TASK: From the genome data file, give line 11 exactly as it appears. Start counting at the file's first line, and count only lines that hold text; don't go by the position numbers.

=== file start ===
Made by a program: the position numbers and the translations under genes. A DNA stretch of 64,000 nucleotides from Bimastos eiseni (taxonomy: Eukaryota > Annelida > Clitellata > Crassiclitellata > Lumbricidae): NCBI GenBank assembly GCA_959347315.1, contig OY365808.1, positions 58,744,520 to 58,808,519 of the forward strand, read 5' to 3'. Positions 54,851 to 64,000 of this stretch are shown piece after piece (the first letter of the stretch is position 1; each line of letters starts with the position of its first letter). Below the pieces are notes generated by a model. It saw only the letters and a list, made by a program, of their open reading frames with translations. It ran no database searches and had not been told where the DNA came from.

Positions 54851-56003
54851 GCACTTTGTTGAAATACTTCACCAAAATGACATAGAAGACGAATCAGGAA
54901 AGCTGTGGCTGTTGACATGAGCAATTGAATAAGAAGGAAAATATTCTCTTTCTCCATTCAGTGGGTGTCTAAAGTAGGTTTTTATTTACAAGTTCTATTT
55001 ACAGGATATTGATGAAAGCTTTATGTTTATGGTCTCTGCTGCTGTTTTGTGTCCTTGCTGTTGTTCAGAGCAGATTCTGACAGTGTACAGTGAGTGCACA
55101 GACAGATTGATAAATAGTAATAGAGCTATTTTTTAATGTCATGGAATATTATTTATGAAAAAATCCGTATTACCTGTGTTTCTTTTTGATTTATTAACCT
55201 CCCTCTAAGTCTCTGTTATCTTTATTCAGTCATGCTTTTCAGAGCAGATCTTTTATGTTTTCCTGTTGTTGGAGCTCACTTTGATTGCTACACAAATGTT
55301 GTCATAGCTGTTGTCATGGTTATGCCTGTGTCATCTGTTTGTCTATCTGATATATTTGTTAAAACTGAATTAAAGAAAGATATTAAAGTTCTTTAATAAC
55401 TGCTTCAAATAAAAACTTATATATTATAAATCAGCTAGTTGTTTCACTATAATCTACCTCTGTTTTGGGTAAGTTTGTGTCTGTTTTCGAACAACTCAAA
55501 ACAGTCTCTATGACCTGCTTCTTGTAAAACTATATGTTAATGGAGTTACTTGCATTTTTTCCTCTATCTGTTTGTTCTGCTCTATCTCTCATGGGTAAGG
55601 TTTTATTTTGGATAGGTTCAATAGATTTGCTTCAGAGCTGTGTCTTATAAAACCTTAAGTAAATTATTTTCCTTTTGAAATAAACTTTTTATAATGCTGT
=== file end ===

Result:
55601 TTTTATTTTGGATAGGTTCAATAGATTTGCTTCAGAGCTGTGTCTTATAAAACCTTAAGTAAATTATTTTCCTTTTGAAATAAACTTTTTATAATGCTGT